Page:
A California farmer will pay $1.1 million for plowing federally protected wetlands and streams, the U.S. Justice Department said Tuesday, closing a years-long legal battle that made him a rallying figure for critics of environmental regulation.
The government announced the consent decree for John Duarte, who owns land and a nursery in the Northern California town of Red Bluff. The settlement with federal authorities, who had been due to start the penalty phase in Duarte’s legal case Tuesday, includes civil penalties and money to restore wetlands and streams.
The case began after Duarte bought fallow land within federally protected wetlands and streams in 2012, and paid a contractor to deep till it, or rip it. The U.S. Army Corps of Engineers cited Duarte. A federal court found against Duarte last year, saying the wetlands that Duarte tilled hadn’t been plowed for at least 24 years.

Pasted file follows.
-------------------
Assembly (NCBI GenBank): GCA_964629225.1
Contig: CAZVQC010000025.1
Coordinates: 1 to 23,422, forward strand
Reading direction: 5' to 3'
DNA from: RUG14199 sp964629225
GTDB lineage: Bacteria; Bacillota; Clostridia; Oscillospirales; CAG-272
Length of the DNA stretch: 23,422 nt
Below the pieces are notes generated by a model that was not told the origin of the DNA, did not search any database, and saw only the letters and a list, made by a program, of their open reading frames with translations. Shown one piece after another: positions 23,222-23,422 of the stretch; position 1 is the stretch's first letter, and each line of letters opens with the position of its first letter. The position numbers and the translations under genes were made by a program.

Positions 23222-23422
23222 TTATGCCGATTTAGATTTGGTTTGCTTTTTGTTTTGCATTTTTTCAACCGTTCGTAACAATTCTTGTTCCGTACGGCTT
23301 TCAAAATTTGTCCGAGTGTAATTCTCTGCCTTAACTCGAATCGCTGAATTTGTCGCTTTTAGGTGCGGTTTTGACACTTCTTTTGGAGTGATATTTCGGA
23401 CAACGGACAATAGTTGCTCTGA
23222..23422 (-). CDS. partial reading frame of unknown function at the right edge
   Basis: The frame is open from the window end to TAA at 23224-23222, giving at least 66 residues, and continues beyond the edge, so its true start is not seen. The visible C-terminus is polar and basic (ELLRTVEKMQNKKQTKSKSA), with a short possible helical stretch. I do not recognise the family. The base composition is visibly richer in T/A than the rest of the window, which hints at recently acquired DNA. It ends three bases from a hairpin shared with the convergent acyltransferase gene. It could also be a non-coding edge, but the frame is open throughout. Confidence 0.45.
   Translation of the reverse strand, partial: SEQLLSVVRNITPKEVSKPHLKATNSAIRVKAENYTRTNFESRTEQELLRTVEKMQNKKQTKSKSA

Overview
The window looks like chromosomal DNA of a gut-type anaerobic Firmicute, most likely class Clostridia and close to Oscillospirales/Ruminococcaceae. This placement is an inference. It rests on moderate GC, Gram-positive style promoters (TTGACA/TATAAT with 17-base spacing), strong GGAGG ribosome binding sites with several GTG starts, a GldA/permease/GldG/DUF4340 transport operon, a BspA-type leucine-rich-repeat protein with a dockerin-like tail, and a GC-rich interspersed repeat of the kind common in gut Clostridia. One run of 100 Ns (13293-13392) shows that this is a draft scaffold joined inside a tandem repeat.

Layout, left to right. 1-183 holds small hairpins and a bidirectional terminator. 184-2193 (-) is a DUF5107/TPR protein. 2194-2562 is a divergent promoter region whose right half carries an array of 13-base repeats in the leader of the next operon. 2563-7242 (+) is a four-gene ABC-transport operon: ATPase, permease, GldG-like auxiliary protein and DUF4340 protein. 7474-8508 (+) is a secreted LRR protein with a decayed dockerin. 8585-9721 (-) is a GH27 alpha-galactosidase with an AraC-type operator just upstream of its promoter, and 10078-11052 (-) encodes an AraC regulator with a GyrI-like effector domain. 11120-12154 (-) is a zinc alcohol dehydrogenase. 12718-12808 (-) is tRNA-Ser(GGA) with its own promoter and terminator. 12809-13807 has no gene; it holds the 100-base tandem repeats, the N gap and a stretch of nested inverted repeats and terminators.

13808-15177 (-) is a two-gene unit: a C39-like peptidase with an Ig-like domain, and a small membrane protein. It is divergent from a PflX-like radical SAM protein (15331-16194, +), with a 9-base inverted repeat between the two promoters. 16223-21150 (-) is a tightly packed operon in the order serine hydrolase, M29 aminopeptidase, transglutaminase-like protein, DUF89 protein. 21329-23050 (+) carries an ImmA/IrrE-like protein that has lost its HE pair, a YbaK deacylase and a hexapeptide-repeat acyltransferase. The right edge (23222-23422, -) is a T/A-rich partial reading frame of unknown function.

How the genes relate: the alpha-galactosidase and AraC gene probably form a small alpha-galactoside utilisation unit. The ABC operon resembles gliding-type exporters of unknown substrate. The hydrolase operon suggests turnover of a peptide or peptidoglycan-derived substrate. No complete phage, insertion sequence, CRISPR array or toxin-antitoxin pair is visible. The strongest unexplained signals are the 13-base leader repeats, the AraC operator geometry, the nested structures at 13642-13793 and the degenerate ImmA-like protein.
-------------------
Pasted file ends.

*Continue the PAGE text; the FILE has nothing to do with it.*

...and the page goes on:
Duarte’s lawyers argued that he was simply a farmer plowing a wheat field, and they said the seasonal wetlands survived the tilling.
The California farmer’s case had been spotlighted by farm groups, including those concerned about what had been an Obama administration project to more clearly define what wetlands and waterways fall under the protection of existing clean-water laws. The American Farm Bureau Federation lauded Duarte for standing up to federal environmental regulators.
Duarte’s attorneys said in a statement that federal prosecutors would have sought tens of millions of dollars from Duarte during the penalty phase of the legal case.
The consent decree still requires court approval.